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In conjunction with National Stalking Awareness, on last week’s Native Bidaské (Spotlight), Editor Levi Rickert welcomed Kayla Woody, a domestic violence prevention specialist at the House of Hope, to discuss the signs of stalking and how to get help.

House of Hope is a program through the Citizen Potawatomi Nation that offers free assistance to all individuals, Native or non-Native, who have experienced intimate partner violence, sexual assault, and/or stalking.

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“Stalking doesn't discriminate; it doesn't matter your gender, your economic status, your race, ethnicity, or your sexual orientation,” Woody said. “Stalking can happen to anyone.” 

When asked to share national figures on stalking, Woody stated that, “1 in 2 Native women in their lifetime are going to experience those stalking behaviors. Which is quite a bit higher than just the normal national average, where we see nationally 1 in 3 women will experience stalking.”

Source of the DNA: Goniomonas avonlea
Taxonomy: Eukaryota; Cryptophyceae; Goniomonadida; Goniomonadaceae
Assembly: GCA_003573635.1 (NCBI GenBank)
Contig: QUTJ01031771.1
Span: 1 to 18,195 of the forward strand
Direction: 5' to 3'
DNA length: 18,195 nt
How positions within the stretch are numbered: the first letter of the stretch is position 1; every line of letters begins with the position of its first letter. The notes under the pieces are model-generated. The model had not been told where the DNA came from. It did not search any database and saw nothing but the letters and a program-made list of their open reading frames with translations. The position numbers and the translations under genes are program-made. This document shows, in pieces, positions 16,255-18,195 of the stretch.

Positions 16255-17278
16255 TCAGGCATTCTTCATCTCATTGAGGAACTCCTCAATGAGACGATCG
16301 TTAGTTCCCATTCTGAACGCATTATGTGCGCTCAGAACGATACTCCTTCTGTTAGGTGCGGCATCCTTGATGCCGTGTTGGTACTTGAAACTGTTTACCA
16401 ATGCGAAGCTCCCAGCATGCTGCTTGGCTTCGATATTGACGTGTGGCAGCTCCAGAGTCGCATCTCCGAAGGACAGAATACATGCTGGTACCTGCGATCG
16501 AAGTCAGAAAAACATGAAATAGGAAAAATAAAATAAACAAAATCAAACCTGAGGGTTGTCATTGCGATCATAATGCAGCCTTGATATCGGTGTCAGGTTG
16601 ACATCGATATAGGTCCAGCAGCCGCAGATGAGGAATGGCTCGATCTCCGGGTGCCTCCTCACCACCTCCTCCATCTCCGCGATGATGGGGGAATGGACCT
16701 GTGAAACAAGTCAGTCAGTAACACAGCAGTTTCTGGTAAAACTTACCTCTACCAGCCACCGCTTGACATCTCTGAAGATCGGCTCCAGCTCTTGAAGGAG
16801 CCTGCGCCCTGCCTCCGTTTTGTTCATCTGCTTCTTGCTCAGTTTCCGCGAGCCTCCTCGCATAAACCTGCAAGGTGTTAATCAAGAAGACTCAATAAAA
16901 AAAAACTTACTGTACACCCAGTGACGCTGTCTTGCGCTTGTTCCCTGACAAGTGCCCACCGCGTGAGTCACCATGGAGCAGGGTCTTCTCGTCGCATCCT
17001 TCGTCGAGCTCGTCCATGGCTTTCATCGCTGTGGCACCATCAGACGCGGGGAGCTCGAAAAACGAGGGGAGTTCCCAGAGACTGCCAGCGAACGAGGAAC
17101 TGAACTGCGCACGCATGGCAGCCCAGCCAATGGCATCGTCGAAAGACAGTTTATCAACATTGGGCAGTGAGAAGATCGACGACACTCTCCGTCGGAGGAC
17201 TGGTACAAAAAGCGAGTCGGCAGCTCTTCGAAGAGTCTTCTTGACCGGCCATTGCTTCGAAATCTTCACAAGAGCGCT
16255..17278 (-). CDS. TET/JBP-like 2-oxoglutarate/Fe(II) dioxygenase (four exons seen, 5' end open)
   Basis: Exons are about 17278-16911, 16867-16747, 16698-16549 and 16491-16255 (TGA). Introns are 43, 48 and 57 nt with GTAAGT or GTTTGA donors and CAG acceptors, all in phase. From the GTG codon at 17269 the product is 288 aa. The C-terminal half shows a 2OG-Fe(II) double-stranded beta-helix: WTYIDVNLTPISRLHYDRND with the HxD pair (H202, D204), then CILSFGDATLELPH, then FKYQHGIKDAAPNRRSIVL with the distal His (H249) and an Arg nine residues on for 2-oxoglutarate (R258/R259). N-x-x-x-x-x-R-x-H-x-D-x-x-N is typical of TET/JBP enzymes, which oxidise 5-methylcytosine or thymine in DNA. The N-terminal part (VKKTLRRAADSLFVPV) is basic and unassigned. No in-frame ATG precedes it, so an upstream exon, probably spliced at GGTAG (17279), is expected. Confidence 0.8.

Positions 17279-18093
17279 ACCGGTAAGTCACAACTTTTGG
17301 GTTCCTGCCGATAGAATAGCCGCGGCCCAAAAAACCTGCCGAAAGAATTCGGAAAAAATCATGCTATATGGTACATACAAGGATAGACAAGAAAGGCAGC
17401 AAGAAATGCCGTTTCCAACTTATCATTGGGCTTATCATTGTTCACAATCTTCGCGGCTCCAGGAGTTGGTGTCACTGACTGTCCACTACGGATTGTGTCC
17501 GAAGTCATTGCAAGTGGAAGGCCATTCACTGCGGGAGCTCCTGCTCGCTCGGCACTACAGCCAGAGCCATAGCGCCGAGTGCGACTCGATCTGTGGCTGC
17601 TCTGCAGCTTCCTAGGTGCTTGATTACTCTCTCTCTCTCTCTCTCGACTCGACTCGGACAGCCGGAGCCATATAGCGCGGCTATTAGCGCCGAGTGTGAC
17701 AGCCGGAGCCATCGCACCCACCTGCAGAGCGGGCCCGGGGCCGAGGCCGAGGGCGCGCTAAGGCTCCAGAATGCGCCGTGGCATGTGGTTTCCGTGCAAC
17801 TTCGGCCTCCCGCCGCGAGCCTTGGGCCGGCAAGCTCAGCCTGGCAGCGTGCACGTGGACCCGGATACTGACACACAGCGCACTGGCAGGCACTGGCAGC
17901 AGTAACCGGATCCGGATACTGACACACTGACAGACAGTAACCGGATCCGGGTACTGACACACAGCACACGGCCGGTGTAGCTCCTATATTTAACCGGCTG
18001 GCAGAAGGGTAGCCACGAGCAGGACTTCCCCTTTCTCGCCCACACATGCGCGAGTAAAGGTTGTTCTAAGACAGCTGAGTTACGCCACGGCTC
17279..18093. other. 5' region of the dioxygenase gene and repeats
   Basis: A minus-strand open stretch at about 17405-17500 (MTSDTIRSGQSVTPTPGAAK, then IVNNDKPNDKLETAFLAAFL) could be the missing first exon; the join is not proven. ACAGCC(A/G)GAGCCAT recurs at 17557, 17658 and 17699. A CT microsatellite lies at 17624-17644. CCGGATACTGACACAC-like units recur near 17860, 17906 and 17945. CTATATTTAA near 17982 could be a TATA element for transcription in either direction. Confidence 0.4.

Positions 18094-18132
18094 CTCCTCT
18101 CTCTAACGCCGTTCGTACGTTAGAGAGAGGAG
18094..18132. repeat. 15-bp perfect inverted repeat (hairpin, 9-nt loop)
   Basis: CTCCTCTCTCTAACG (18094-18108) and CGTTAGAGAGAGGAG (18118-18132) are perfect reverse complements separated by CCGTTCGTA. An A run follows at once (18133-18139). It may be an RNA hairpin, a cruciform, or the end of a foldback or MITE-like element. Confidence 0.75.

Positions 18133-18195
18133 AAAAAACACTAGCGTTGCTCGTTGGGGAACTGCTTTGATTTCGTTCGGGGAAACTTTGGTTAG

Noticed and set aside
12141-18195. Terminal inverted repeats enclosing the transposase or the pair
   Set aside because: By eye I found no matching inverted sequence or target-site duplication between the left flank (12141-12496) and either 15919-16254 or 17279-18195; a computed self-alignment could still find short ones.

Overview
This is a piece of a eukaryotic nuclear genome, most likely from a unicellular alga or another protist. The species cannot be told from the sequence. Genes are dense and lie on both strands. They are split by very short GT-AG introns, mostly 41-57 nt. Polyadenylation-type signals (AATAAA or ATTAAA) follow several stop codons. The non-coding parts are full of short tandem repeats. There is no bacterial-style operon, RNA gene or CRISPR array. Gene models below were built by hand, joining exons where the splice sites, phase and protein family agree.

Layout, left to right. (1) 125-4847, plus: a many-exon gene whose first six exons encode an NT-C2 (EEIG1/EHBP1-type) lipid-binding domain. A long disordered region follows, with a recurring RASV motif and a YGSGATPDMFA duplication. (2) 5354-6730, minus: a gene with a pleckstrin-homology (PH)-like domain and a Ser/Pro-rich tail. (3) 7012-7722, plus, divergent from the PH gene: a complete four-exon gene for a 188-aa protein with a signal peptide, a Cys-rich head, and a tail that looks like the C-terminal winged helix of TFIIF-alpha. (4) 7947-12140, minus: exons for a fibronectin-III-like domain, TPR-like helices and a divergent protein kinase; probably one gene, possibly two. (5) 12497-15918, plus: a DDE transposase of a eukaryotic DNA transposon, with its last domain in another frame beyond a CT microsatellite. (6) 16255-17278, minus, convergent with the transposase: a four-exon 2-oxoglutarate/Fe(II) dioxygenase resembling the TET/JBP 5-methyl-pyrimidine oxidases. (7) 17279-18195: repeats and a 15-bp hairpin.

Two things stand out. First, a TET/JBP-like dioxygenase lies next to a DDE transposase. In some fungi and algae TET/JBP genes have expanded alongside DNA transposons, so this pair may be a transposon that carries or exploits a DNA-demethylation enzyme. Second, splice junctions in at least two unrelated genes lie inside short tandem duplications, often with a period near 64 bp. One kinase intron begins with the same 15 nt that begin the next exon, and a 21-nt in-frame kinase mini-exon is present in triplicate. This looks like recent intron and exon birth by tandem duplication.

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“When we see stalking, we think about what we've seen on TV, a person you know kind of lurking in the dark or hiding behind something but that's not always the case. A lot of times the stalker wants you to know they are there,” Woody said.

During the interview, Rickert asked Woody about identifying stalking, how stalkers use technology to their advantage and more. 

Watch the episode on our YouTube channel, or view the embedded video below. 

Link to video: https://youtu.be/hacjFFEoHEo

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